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problems with colors

Breeding, caging, housing, bottle feeding, domestication, colors, in cage enrichment, etc.

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naja-naja
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Joined: Thu Apr 05, 2012 2:34 pm

problems with colors

Postby naja-naja » Fri Apr 15, 2016 10:17 am

i saw on another thread that certain red fox colors are prone to certain issues, rather then clog up that thread I've made a new one. what colors are affected by which ailments? thank you.
1.4 burmese pythons
0.1 indian pythons
0.1 boa constrictors
1.1 macklott's pythons
1.2 reticulated pythons
0.1 blue tegu
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Ash
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Re: problems with colors

Postby Ash » Fri Apr 15, 2016 1:27 pm

Red foxes

Sapphire foxes are prone to bleeding issues.

The white face family is lethal in its homozygous form. (Homozygous is okay in marble foxes.)

Will have to grab my book for the rest. Arctics have some problems too.
3 red fox, 4 pectinata iguanas, nile monitor, BW tegu, sailfin dragon, leachie gecko, 6 snakes, 2 salamanders, 3 tarantulas
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GitaBooks
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Re: problems with colors

Postby GitaBooks » Tue Apr 19, 2016 12:06 pm

I've been studying lethal genes and other color related health problems in a variety of species, including foxes, so I hope I can help some.

White arctic foxes (those that don't change in the summer) are connected to a lethal gene in homozygous form.
Albino foxes of any kind can have issues with their eyes and possibly their immune system (seen in other species)
Georgian White, Platinum/white-mark, and White Face are also lethal genes in there homozygous form.
Mansfield Pearl possibly has Lower coagulation?

The white color in animals is related to tamer behavior because lack of melanin in the brain can make an animal calmer. However, too much white can also be related to lethal genes, deafness, blindness, and skull deformities, which is possibly why white arctic foxes and the white face genes are lethal, because in homozygous form the animals are "Lethal Whites" something also found in hamsters, rats, mice, guinea pigs, horses, dogs and other species.

The platinum gene is similar to that found in collie dogs. Collie dogs are said to be more prone to Ivermectin poisoning because of the white markings, making their brain wall thinner and more prone to toxins. This shows that white markings on the head, particularly on the skull area, can lead to issues with neurology (though not always, it depends on the genes behind the white markings).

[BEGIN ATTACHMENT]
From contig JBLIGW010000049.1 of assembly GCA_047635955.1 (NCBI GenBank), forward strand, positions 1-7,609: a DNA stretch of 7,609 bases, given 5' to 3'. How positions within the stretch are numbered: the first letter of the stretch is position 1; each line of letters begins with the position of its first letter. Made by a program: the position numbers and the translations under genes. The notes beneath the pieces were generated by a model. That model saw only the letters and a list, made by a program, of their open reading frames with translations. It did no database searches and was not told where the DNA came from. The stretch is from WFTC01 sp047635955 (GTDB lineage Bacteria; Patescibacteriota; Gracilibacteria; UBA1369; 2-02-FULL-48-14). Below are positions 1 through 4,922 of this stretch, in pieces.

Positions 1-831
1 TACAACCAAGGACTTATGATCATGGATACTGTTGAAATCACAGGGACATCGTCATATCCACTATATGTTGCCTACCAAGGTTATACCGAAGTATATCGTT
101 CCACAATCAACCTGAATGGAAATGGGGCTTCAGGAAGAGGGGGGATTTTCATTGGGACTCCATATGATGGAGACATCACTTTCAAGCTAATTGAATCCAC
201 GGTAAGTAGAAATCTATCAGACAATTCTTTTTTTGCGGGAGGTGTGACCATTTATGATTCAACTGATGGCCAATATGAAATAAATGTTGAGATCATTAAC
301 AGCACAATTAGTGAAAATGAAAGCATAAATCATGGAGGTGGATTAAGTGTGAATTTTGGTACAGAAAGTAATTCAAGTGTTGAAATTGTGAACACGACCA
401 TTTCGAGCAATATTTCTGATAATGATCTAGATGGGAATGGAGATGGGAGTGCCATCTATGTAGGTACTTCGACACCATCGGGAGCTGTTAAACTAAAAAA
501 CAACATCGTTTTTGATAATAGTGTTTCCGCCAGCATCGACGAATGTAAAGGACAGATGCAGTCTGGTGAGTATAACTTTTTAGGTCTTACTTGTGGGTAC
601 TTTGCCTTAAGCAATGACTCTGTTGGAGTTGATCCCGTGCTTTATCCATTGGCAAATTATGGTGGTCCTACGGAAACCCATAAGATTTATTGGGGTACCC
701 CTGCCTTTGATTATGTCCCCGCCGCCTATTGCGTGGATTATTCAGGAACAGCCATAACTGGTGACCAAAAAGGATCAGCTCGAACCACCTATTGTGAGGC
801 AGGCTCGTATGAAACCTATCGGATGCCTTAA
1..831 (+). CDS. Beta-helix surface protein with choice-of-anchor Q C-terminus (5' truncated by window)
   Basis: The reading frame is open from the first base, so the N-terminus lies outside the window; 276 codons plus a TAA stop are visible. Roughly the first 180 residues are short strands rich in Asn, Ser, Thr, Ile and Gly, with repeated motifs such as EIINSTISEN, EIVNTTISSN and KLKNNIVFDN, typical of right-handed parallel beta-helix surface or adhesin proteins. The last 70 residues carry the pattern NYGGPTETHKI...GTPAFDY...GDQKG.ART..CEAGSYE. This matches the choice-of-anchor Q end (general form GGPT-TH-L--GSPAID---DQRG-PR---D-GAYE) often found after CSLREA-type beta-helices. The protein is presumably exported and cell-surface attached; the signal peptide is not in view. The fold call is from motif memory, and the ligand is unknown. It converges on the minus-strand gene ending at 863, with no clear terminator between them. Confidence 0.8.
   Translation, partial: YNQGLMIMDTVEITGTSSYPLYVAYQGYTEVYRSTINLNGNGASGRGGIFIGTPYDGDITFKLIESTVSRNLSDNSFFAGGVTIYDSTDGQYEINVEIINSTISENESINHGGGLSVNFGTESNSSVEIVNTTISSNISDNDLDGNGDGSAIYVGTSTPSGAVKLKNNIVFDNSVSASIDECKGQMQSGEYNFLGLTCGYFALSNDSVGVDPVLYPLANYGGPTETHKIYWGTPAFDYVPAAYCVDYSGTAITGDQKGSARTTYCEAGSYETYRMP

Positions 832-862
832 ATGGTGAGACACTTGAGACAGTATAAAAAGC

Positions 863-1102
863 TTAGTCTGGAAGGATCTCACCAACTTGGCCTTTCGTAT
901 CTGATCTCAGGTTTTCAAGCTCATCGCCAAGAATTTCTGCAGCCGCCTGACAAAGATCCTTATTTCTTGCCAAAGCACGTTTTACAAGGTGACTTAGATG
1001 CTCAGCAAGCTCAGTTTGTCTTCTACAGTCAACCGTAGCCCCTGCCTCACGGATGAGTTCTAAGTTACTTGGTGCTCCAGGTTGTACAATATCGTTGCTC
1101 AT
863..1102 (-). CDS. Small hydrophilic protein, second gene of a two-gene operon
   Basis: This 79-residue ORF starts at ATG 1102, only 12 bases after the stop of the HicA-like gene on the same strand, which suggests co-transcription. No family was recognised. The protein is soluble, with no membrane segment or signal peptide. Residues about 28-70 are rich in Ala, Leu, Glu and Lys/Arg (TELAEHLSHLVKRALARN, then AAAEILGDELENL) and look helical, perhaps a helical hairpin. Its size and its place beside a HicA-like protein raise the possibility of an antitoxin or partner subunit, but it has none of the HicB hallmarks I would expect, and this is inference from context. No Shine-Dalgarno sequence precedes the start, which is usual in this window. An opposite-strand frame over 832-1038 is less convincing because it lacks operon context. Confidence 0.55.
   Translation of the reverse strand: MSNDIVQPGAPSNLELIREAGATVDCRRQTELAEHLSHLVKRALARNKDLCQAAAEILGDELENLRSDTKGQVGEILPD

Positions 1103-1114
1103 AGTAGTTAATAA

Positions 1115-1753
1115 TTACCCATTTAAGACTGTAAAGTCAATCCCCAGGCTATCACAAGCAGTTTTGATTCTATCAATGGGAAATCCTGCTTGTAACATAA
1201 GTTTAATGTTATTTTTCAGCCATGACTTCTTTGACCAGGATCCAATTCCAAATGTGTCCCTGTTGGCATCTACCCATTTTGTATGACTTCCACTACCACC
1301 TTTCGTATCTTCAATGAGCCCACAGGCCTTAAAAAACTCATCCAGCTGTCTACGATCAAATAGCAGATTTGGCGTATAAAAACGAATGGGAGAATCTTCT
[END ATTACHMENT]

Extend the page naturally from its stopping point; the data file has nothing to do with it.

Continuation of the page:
Also, any fox color that is inbred or not selected for health but only for their fur or tameness can have issues with weak babies and runts, infertility, cancer, and multiple other deformities, so if you get a fox make sure that the parents are healthy and unrelated.

I hope this helps explain some things. : )
naja-naja
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Re: problems with colors

Postby naja-naja » Tue Apr 19, 2016 12:42 pm

Ok, I knew many of the incomplete dominant traits had lethal homozygous form. I had thought there were other problems present perhaps in the heterozygous form or in some of the recessive traits. i suppose my real question would be of any of the colors available, are there any health issues pet owners should be aware of that are inherently riskier when selecting a particular color form. (such as the deafness, blindness, mentioned above, or digestive or neuro issues)
1.4 burmese pythons
0.1 indian pythons
0.1 boa constrictors
1.1 macklott's pythons
1.2 reticulated pythons
0.1 blue tegu
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Ash
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Re: problems with colors

Postby Ash » Mon Apr 25, 2016 1:34 pm

For reds, other than the bleeding issues, I don't know of anything else like you mentioned. The common colors we typically see are healthy mutations that don't have risks associated with them.
3 red fox, 4 pectinata iguanas, nile monitor, BW tegu, sailfin dragon, leachie gecko, 6 snakes, 2 salamanders, 3 tarantulas
naja-naja
Posts: 273
Joined: Thu Apr 05, 2012 2:34 pm

Re: problems with colors

Postby naja-naja » Mon Apr 25, 2016 3:02 pm

Ok that's all good to know :)
1.4 burmese pythons
0.1 indian pythons
0.1 boa constrictors
1.1 macklott's pythons
1.2 reticulated pythons
0.1 blue tegu

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